“No Credible Scientific Evidence” for Seal Cull in Canada

Written by on November 15, 2012 in Marine Life, Policy & Ocean Law
Atlantic cod.

Atlantic cod. Photo credit: Gilbert van Ryckevorsel, NOAA.

In October, the Canadian Government approved a plan to cull 70,000 gray seals in the Gulf of St. Lawrence in hopes of reviving depleted cod stocks.

The Senate’s standing committee on fisheries and oceans supported “the logic of the proposed experimental reduction of grey seals in this area” and acknowledged (but ignored) “the ecological risks raised by some witnesses.”

The cull was suggested in the first place because the Department of Fisheries and Oceans (DFO) claims that the seals are preventing the Gulf cod stocks from recovering.  Canada’s Atlantic cod stocks collapsed in the 1990s as a result of overfishing.  Since then, there has been almost a complete ban on cod fishing, but stocks have not recovered.

Grey seals are being blamed for this because their population is increasing.  In the 1970s there were only a few thousand grey seals left, due to hunting.  Since the seal fur market collapsed, their population as rebounded and there are now 300,000 to 400,000 individuals.

A group of scientists from Dalhousie University in Halifax, Nova Scotia, are arguing that a cull will not revive the cod stocks.  They wrote an open letter saying that the cull would be “a waste of valuable resources and animal lives.”

“One cannot credibly predict from a science perspective whether a cull of grey seals would have a positive impact on cod or negative impact on cod…or no impact whatsoever,” said Jeff Hutchings, a biologist at Dalhousie.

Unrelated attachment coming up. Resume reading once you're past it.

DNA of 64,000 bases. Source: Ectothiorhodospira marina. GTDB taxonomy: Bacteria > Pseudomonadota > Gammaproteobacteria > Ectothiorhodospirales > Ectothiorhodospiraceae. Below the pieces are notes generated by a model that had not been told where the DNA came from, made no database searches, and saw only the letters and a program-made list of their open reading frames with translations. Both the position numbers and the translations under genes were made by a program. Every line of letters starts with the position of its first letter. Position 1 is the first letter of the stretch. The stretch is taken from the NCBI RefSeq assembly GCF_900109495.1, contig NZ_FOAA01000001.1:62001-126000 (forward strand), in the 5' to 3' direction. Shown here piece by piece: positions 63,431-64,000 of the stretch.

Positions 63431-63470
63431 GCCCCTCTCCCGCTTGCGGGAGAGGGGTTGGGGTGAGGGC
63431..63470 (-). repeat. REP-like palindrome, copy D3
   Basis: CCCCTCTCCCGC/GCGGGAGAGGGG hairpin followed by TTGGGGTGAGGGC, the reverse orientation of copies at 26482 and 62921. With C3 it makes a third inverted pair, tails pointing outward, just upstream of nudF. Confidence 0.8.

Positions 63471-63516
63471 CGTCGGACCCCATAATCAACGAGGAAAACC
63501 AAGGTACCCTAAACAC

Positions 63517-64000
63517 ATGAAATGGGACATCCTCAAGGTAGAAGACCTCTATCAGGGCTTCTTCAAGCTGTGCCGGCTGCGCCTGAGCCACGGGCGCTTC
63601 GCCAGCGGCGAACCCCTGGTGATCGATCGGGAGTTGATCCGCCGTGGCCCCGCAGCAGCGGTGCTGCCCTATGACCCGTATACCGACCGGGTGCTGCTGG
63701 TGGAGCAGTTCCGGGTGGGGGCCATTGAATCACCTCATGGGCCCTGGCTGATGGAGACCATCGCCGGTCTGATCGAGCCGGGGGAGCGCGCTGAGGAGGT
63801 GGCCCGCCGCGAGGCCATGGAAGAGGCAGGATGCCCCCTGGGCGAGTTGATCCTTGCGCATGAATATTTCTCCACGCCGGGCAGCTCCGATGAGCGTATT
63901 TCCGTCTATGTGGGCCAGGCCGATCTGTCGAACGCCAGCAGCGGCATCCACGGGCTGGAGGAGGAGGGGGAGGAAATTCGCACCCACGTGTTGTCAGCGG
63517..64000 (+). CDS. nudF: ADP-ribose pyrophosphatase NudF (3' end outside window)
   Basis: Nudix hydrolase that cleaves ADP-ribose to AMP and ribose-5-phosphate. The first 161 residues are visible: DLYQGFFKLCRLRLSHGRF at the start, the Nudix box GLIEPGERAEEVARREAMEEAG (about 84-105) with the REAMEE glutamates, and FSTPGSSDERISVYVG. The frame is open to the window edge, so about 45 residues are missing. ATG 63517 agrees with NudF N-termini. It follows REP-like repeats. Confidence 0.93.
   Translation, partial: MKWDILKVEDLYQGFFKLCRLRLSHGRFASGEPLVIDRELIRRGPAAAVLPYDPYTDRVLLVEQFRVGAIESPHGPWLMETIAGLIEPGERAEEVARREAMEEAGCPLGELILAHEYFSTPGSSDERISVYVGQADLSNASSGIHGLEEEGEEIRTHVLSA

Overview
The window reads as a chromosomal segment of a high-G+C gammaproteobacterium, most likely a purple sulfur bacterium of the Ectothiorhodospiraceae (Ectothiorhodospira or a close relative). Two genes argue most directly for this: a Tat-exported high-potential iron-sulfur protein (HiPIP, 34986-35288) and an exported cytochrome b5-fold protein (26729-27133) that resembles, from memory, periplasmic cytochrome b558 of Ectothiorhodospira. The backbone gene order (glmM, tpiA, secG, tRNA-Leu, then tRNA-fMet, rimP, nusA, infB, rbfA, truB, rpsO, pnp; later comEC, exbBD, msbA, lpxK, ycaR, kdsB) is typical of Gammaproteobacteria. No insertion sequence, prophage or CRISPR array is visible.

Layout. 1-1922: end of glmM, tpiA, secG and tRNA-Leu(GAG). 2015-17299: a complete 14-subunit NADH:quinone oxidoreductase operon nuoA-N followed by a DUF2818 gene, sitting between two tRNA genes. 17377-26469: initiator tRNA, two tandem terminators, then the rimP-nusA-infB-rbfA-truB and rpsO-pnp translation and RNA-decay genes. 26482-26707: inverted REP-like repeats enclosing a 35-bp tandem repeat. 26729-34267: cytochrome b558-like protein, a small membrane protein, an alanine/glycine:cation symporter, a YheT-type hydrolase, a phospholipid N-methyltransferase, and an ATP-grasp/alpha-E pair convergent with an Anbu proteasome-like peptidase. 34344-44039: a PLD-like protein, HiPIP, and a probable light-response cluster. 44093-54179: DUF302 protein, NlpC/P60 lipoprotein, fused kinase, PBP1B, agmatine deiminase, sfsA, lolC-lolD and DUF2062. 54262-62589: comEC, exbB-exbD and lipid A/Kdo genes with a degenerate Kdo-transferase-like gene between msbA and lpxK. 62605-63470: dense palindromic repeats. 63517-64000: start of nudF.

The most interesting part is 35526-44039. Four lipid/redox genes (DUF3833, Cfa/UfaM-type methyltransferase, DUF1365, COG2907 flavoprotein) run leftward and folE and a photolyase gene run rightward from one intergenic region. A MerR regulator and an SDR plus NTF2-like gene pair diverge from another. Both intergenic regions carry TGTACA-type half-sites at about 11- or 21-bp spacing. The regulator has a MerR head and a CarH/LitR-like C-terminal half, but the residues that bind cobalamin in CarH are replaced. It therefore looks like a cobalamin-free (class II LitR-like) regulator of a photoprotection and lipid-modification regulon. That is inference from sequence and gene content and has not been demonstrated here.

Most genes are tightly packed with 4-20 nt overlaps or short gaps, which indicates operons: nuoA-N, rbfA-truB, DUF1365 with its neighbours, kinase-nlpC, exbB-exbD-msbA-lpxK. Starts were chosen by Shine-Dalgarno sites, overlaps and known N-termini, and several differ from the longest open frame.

Gray seal pup, only a few days old.

Gray seal pup, only a few days old. Photo credit: Andreas Trepte.

“It’s not a two-species ecosystem.  It’s a multi-species ecosystem.”

Reports from the DFO note that cod represents and estimated one to seven percent of seal diets, but the Senate committee still believes predation by seals is major reason for the lack of cod recovery.

Scientists, however, believe that the reason cod stocks haven’t recovered is because other species have taken over their role.

Hal Whitehead, a marine biologist at Dalhousie, explained that “northern shrimp have taken over and are now the big fishery in the region.”

Grey seal.

Grey seal. Photo credit: Meghann Murray, NOAA/NEFSC.

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Copyright © 2012 by Marine Science Today, a publication of Marine Science Today LLC.

About the Author

About the Author: Emily Tripp is the Publisher and Editor of MarineScienceToday.com. She holds marine science and biology degrees from the University of Miami's Rosenstiel School of Marine and Atmospheric Science and a Master of Advanced Studies degree in Marine Biodiversity and Conservation from Scripps Institution of Oceanography. When she's not writing about marine science, she's probably running around outside or playing with her dog. .


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